Federal Loophole Enables Lower Spending on Students of Color
Today, nearly 60 years after Brown v. Board of Education, our schools remain separate and unequal. Almost 40 percent of black and Hispanic students attend schools where more than 90 percent of students are nonwhite. The average white student attends a school where 77 percent of his or her peers are also white. Schools today are “as segregated as they were in the 1960s before busing began.”.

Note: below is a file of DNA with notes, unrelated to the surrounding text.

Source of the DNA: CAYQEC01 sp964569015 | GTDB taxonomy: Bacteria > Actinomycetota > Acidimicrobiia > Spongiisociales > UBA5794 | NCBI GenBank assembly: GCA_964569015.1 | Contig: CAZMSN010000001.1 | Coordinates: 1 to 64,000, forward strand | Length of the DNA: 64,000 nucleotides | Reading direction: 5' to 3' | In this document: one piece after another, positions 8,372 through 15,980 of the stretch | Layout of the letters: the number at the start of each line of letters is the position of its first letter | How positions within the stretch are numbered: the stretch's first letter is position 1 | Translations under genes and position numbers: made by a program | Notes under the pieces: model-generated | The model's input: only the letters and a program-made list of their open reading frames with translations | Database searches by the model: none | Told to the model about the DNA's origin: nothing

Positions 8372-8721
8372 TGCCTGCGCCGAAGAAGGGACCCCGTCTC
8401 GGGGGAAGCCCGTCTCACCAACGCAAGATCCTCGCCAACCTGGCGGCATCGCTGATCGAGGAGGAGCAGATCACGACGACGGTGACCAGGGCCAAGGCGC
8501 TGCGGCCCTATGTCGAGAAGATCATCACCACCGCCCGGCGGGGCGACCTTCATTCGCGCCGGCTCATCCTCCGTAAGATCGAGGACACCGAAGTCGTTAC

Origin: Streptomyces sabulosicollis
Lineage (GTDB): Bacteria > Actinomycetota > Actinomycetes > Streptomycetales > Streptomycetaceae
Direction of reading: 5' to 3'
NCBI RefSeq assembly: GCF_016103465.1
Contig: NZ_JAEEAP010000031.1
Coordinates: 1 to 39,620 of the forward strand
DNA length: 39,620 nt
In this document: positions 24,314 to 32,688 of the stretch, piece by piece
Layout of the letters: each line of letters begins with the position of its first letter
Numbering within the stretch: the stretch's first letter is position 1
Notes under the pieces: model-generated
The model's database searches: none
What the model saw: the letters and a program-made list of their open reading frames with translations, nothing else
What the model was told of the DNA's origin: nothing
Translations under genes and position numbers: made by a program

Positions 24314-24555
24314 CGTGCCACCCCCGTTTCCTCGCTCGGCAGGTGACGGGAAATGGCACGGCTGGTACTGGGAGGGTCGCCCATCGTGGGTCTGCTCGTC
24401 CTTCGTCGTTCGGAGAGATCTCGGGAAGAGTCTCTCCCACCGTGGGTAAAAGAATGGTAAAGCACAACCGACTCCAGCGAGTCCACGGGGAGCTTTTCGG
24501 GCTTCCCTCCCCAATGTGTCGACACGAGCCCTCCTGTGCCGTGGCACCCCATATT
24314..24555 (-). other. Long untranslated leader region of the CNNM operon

Separate will always be unequal. But just how unequal is the education we offer our students of color today? This paper answers this question using one small but important measure—per-pupil state and local spending.
For the first time ever, the U.S. Department of Education in 2009 collected school-level expenditure data that includes real teacher salaries. Amazingly, this had never been done before. The author uses these data to examine per-pupil spending in public schools, finding that: